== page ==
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A Tragedy's Second Act

The invitation went instead to Henry and Clara. They were waiting at the senator's home, where they lived, when the presidential carriage arrived. Despite the night chill, Clara recalled, the Lincolns were "in the gayest of spirits."

The play had started when the foursome arrived. But the performance stopped when the president entered. The audience stood and cheered, and the orchestra played "Hail to the Chief." The entourage made its way to the presidential box. The president took a seat in a cushioned rocking chair near the door. His wife sat in a chair to his right. Rathbone sat on an ornate, upholstered walnut sofa near the back of the box. Clara was in a chair to his right. At one point the president reached over and held his wife's hand. She joked: "What will Miss Harris think of my hanging on to you so?"

At 10:13 p.m., during Act 3, Scene 2, Booth slipped in through the door just as actor Harry Hawk delivered the comic line, "you sockdologizing old man-trap," down on the stage. The gunshot mingled with the laughter. The major turned and saw Booth through the gun smoke.

Booth yelled something like, "Freedom!"

"I instantly sprang toward him, and seized him," the major said later. "He wrested himself from my grasp."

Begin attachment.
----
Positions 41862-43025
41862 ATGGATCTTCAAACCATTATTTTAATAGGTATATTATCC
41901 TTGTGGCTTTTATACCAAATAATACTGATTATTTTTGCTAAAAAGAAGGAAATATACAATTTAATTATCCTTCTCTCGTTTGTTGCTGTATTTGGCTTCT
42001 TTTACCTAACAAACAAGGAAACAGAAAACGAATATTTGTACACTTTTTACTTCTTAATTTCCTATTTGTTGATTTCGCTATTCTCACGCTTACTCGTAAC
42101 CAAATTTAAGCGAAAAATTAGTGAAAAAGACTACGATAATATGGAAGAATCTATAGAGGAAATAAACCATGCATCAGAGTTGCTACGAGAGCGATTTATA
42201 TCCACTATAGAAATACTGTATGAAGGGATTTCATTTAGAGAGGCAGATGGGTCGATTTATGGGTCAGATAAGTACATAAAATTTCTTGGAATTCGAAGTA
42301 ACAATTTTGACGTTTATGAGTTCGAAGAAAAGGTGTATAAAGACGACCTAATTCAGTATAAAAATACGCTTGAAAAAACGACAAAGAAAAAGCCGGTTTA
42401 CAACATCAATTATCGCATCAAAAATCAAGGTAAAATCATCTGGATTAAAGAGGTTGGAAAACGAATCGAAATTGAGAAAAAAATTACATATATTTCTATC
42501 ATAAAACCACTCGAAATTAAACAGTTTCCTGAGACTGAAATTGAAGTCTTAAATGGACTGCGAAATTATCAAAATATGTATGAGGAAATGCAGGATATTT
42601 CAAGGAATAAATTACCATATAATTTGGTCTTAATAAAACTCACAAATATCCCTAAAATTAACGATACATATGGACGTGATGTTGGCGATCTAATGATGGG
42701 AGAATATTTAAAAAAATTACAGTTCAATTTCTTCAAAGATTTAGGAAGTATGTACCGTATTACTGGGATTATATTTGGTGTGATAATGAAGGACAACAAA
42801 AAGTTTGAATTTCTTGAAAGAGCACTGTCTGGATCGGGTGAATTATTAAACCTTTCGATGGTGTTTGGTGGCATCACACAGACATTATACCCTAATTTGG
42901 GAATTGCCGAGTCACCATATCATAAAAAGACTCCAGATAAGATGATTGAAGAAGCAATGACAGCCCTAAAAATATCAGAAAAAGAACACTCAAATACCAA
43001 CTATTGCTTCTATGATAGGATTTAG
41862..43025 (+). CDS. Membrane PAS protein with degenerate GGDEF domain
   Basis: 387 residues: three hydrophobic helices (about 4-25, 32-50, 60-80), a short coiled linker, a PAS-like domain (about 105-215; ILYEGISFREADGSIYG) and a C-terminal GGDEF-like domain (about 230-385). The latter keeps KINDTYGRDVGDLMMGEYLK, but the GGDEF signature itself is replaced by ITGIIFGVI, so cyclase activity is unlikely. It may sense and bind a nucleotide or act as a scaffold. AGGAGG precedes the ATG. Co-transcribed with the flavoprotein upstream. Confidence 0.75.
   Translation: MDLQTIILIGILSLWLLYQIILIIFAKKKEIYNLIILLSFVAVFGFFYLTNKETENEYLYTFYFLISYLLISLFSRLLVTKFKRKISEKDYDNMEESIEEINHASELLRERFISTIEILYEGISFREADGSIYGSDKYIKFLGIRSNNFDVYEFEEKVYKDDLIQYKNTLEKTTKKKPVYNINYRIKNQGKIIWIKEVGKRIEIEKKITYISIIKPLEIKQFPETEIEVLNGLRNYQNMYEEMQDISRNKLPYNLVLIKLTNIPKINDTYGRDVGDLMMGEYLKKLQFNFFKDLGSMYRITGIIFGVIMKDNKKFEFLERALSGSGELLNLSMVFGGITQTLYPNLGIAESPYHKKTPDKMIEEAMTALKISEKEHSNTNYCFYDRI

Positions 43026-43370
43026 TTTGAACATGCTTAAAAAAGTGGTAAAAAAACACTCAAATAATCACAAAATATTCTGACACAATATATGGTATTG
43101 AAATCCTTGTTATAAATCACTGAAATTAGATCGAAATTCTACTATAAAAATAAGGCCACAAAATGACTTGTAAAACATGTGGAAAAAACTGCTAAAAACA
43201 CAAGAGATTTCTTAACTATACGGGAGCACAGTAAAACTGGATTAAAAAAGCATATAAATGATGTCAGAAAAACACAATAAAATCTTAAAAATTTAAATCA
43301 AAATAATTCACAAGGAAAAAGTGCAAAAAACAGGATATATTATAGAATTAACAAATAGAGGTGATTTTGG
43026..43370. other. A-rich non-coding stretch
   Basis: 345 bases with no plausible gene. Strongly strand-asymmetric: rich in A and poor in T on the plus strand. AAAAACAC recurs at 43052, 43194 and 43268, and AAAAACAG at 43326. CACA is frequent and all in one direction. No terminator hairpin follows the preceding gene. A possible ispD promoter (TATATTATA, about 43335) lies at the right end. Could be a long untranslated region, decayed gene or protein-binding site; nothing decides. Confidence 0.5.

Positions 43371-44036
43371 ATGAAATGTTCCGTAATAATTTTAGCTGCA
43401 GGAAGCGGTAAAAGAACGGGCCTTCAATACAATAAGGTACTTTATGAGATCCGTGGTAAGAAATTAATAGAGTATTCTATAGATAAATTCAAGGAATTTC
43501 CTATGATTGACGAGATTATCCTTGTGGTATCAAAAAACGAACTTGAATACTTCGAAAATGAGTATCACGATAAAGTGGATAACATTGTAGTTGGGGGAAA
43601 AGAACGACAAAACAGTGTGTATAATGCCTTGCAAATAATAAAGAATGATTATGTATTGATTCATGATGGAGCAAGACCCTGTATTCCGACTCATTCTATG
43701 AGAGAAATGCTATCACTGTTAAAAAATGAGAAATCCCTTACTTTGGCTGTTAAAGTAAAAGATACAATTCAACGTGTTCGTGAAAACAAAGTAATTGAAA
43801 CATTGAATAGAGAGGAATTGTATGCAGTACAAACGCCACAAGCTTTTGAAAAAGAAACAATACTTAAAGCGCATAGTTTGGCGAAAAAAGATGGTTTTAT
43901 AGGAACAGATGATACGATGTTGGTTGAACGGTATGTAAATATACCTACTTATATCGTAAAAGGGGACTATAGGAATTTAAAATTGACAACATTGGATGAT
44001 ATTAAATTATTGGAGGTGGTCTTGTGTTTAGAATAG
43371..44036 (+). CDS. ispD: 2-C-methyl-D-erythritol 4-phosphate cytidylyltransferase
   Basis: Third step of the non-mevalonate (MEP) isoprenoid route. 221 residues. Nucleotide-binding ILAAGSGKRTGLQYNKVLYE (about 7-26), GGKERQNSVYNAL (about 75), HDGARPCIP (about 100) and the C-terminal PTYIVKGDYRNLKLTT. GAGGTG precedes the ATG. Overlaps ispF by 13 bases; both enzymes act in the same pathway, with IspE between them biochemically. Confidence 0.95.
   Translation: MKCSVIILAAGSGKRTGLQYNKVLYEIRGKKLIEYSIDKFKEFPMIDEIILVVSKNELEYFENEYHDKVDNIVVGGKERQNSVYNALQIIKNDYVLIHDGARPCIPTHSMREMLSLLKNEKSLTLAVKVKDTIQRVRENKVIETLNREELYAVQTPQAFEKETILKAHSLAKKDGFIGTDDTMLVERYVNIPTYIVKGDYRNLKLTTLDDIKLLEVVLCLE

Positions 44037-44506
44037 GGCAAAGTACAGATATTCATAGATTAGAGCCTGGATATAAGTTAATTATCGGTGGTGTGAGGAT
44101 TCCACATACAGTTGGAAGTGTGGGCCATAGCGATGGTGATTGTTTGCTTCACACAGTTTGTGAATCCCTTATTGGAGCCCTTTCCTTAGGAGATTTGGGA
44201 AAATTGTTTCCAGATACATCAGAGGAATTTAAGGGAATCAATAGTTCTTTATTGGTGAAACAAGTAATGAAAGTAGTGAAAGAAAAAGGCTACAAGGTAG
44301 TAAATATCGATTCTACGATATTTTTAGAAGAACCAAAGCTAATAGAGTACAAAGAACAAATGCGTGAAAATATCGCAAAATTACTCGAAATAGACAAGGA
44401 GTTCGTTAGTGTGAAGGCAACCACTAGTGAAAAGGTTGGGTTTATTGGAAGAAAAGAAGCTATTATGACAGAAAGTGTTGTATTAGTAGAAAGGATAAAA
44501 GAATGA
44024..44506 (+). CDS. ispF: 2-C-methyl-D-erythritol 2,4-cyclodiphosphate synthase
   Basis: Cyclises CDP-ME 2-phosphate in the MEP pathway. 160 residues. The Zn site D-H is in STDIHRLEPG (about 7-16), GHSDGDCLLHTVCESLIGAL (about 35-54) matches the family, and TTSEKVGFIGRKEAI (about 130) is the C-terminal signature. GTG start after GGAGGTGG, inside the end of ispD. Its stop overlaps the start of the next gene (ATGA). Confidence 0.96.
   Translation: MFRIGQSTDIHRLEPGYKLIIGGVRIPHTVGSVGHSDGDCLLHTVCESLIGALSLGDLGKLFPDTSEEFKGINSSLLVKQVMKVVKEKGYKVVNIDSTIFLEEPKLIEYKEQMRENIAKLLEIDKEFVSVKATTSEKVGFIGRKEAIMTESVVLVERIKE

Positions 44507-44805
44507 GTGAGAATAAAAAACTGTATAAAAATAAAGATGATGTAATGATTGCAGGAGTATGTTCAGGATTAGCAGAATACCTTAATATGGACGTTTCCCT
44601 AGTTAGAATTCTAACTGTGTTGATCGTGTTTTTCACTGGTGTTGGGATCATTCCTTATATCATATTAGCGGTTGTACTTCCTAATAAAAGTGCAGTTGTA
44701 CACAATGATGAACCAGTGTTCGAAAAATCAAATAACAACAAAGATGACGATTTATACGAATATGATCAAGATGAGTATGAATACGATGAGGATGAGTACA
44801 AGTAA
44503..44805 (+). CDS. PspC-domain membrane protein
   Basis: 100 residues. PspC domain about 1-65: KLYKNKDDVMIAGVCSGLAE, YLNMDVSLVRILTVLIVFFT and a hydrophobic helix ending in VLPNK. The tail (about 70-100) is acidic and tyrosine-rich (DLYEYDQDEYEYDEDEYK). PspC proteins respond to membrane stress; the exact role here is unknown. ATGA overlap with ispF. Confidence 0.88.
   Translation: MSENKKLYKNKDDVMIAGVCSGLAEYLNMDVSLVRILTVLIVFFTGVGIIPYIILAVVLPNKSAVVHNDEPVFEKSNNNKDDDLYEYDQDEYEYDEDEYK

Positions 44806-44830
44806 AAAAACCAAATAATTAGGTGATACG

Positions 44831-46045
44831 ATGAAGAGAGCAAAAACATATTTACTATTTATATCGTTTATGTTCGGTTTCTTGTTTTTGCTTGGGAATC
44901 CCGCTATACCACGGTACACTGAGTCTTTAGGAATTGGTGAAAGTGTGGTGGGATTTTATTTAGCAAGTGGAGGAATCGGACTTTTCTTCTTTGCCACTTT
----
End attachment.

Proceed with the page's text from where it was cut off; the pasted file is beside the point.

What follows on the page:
In addition to his derringer, Booth also carried a kind of Bowie knife that he now plunged toward the major. "I parried the blow by striking it up," Rathbone said. But the blade cut into the inside of his left arm near his armpit. It pierced his biceps and grazed the bone a fraction of an inch from two major blood vessels.

The major recoiled, but then reached for Booth again, grasping only a piece of his clothing before the assassin vanished over the railing.

"Stop that man!" Rathbone yelled.

From the stage, Booth shouted: "Sic semper tyrannis!"

The box was now in chaos. Lincoln, with a gunshot wound to the back of his head, sat slumped in his chair, eyes closed. Clara screamed: "The president is shot!" Blood was everywhere -- most of it from Rathbone's stab wound. It soaked Clara's dress, and streaked her hands and face.

Rathbone struggled to open a door to the box that Booth had wedged closed with a piece of a music stand. In rushed doctors and soldiers. Mary Lincoln was hysterical as the physicians laid the president on the floor.

The doctors decided that Lincoln was too badly wounded to be transported to the White House. Instead, they had him carried to a boardinghouse across the street. He was laid on a bed in a back room, and the death vigil began. Henry and Clara helped Mary Lincoln across the street.

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